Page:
Relief flooded her, allowing her heart to resume its normal rhythm as her eyes traveled over every feature. Nothing had changed, save that the faded green wallpaper showed even darker streaks from the damp and mold. Almost forgetting to breathe, she crossed the tiled floor and opened the drawing room door. Here, the bits of furniture her mother had not sold out from under her had grown more faded under the strong effects of sun through the curtainless windows. For the first time her spirits drooped at the visible price of neglect. Time was growing short. The house could not stand inattention much longer and be restored to its former state.

One by one, Esmie moved through the familiar rooms, as if by stepping foot in each of them she could assure herself they still waited for her to make this her permanent home. Drawing room, morning room, dining room—all lay empty, the plaster moldings and mantelpieces covered in dust. Upstairs, the six bedrooms remained undisturbed except for the scratching of mice within the walls.

Esmie leaned against a doorframe and allowed herself to indulge her fancy. She pictured the bedchambers filled with serious young students who would sleep soundly after a day of vigorous study. The drawing room would serve as a schoolroom. In the evenings, in the oak-paneled dining room, they would eat their simple fare, for that would be all she could afford. But someday. She had heard tales of the sumptuous dinners served in the halls of the

Oxford colleges. One day her students, too, would feast on beef and turtle soup with as much enthusiasm as they feasted on Greek, Latin, and logic.

She trailed her fingers along the rickety banister as she returned to the ground floor. At the rear of the house, the medieval kitchen showed the worst signs of neglect, but beyond the door, the overgrown foxgloves still bloomed, and a few hardy asparagus pushed up through the tangle of the kitchen garden. Esmie stepped outside into the little haven before her and walked to the quince tree that grew in the corner beside the dissolute stone wall. Honeysuckle spilled over the top, filling the air with thick perfume. In the quince tree, the buds of the hard fruit hung thick on the branches. By fall, there would be a good harvest and a great quantity of jelly to be made.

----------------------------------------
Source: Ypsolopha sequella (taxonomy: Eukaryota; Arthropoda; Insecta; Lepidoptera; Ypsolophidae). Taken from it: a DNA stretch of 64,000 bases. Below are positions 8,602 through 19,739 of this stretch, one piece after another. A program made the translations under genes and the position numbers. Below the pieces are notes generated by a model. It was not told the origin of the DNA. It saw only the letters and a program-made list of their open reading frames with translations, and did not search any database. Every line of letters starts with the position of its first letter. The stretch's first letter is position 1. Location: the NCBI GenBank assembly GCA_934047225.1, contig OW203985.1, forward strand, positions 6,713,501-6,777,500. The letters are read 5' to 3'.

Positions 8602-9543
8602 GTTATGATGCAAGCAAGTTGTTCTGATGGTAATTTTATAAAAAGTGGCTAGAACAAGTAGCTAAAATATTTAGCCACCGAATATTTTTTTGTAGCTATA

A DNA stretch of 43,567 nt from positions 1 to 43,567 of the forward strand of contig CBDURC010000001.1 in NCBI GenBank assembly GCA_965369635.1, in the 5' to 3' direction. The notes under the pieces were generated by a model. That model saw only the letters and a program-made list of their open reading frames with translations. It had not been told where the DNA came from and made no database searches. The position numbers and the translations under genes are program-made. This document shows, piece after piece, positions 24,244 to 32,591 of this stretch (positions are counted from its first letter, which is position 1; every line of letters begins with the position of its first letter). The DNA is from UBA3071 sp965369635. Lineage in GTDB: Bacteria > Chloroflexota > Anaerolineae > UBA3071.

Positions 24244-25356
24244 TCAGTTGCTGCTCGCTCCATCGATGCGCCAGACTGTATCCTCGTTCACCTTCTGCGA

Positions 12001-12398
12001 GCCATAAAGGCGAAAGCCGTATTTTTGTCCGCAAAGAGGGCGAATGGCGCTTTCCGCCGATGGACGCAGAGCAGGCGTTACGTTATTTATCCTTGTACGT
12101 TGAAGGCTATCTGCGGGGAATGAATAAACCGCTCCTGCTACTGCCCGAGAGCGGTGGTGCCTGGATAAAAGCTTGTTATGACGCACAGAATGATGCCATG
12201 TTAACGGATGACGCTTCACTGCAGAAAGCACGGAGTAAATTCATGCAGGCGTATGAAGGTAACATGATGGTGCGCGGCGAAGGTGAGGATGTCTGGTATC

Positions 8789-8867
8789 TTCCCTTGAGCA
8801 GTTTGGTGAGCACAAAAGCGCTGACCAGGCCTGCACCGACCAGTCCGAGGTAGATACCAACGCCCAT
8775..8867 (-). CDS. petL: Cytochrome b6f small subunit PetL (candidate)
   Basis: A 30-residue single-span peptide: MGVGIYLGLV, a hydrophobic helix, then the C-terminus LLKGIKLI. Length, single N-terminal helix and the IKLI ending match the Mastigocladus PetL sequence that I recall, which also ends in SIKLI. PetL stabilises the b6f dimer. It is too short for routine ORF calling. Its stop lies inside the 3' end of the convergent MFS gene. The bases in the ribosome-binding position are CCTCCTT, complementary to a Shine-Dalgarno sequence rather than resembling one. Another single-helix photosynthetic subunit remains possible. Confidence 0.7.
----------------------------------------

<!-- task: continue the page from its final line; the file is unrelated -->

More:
Anxiety clogged her throat. Would she be here in the autumn to collect the fruit? To establish a credible school, two things were necessary: money and a reputation as a scholar. Unfortunately, she had neither, but she did have a plan to procure both. Then the young women in her mind's eye would no longer be figments of her imagination but flesh and blood students, books in hand, ink stained and hardworking and happy. She, Esmie Fortune, would be headmistress of a school for girls, but not a frivolous seminary that eschewed the mind and taught only drawing, dancing, and the pianoforte. No, in her school, there would not be an embroidery hoop to be found. The netting of purses would be banned, and no bonnets would be retrimmed. Instead, Homer, Ovid, and Plato would carry the day, and her students would be as proficient in the classics as any young man in the kingdom.

Esmie closed her eyes. No small wonder she'd never dared to mention a word of her dream to anyone, just as she seldom spoke of her own knowledge of the classics and ancient languages. Social disparagement occurred with sufficient abundance in her life that she had no need to cultivate it. Only her stepfather had known, for he had been her teacher. Her quick mind had amused him, and their quiet hours in his library had meant everything to her. Esmie had basked in the novelty of his attention. Knowing her dream, he had left her this house, but as a result of her mother's expensive habits, he had been unable to leave her the necessary funds for its upkeep. Nor did he think to specify its contents as hers—an omission her mother ruthlessly exploited.

With a sigh, Esmie sank down onto the little bench carved into the wall and let the warm sun wash over her. A breeze stirred the honeysuckle. A plaintive mewing caused Esmie to open her eyes. Not two feet from her, a stray cat emerged through a fissure in the wall. With its torn ear and mangy fur, the animal looked as piteous as the house. Esmie felt an instant affinity with the creature.